In a Rotary engine, the port timing is equivalent to a camshaft in a piston engine. The higher the top of the port, the later the intake or exhaust is closing, and the longer the duration. On the exhaust port, the lower the bottom is, the sooner the port opens, and the longer the duration is. On the intake, the opening is the outer side of the port – which can NOT be changed much (the corner seal needs that area) without going to a bridge port.

We are not going to get into the various pluses and minuses of the different ports here – way too much could be written on them, so we may get into that at a later time, in another section.

Porting is very time consuming, but the more you do, the faster it gets. There are definite techniques involved, that only practice will develop. This section is mainly to just help the “new to porting” by showing the tools that we consider needed, and some of the steps of the process.

Click here to go to the page showing our excellent PORTING and REBUILD DVD’s

Porting Templates are available here

Porting Tools   On the left is an air grinder, on the right is an electric one. The air ones are a lot cheaper, but are VERY noisy! The electric uses a flexible shaft, and has a foot control. There are other types available, but these are the ones we use. John uses nothing but the air one, and drives everybody in the shop nuts with the noise. I use the electric, mainly because I hate the noise of the air ones.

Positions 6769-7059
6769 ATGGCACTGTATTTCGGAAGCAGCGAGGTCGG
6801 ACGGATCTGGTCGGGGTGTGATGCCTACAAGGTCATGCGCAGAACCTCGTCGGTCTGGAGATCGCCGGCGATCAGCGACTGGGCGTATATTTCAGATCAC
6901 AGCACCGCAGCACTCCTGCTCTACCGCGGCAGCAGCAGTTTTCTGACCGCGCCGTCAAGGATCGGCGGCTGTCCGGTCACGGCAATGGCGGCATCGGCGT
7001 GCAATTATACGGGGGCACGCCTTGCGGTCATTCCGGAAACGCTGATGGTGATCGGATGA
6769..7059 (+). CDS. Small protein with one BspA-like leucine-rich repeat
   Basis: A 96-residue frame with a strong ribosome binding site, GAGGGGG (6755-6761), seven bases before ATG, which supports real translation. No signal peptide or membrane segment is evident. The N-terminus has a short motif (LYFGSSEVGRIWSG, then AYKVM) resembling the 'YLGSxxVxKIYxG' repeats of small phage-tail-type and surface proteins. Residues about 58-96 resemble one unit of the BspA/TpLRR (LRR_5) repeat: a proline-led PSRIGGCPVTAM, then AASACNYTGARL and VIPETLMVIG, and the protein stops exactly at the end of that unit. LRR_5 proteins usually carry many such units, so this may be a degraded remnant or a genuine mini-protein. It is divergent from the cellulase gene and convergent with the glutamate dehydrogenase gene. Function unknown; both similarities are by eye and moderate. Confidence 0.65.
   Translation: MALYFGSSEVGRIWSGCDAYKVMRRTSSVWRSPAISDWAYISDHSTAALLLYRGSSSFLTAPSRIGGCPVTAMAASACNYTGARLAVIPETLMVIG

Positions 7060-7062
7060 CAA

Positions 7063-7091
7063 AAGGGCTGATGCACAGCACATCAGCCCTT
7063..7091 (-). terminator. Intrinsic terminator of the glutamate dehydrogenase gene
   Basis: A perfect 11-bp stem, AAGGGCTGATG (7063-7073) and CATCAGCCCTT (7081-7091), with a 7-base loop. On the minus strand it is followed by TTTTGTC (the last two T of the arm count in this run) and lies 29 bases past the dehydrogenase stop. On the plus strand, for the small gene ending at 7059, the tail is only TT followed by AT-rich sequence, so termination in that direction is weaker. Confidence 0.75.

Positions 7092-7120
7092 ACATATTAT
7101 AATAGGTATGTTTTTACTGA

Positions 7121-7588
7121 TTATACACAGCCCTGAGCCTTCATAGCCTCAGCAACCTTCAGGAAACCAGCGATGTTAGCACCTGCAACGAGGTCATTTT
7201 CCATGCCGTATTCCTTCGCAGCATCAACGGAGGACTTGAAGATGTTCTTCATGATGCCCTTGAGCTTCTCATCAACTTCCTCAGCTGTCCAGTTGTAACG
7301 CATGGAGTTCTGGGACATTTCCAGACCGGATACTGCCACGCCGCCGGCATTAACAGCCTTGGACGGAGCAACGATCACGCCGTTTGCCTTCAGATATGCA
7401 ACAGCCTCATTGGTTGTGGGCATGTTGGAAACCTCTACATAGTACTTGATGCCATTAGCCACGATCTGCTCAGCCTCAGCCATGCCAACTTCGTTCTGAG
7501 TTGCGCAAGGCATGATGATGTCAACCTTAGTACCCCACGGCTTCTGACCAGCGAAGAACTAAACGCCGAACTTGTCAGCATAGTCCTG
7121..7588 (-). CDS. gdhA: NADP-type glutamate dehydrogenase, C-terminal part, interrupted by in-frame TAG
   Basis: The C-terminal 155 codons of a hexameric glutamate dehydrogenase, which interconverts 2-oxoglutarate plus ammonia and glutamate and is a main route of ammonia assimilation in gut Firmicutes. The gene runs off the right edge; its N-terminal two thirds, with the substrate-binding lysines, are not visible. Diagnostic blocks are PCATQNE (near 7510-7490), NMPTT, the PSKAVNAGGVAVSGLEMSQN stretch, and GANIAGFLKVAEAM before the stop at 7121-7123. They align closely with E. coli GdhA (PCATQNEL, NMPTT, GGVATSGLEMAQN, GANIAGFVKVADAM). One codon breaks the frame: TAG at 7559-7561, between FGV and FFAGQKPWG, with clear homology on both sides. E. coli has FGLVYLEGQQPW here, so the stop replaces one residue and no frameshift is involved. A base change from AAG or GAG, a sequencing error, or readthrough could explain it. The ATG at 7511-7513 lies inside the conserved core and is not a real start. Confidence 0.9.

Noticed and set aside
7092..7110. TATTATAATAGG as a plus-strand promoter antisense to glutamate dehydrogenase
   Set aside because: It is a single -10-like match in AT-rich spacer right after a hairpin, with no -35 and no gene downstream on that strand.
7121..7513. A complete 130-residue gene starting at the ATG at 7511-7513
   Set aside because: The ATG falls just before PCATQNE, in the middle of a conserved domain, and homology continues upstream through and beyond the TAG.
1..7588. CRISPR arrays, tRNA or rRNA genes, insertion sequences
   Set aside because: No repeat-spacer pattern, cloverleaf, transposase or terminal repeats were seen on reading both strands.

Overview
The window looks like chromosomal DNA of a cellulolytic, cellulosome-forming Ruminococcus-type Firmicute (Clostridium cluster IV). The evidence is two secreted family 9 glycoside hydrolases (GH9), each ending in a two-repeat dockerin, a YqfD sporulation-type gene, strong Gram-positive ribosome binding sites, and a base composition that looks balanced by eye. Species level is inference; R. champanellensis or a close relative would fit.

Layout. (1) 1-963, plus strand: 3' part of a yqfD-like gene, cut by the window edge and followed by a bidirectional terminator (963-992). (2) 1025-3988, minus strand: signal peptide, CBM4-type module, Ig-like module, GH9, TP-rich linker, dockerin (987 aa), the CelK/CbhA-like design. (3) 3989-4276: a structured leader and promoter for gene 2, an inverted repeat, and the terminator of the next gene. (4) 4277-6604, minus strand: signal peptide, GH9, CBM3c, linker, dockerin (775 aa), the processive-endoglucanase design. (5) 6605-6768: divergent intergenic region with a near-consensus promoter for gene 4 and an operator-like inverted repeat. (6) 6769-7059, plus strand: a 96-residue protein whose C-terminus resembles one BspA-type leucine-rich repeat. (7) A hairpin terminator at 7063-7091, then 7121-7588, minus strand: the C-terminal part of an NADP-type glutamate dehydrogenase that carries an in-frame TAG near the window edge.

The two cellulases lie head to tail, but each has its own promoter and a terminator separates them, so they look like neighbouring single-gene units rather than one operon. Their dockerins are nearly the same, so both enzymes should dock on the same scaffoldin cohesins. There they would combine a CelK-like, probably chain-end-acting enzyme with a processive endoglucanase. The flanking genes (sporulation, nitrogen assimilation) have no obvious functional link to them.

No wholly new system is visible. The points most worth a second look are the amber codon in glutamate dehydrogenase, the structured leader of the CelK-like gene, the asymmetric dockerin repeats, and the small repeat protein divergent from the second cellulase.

USE EYE AND EAR PROTECTION !!!! No joking around – the metal burrs thrown out are one of the most dangerous things around for the eyes. If you are using air, the ear protection should also be worn.
 Bits and Stones  These are just a sampling of the bits, grinders, stones, and sandpaper rolls we use. The ones on the left are stones and rotary files. Any rotary files other than carbide are a waste of money – the extra expense pays for itself even on the first job. The stones are used between the grinders and the sandpaper to “blend” in the grinding. The sanding is used for finishing the ports. One tool (the left of the sanders) is a “split mandrel”. It’s just a bar with a slot in it. Cloth backed strips of sandpaper are inserted in the slots for sort of “flapping” the final finish. The mandrel on the right is tapered and threaded on the end. Pre-formed sandpaper rolls are screwed onto the end.
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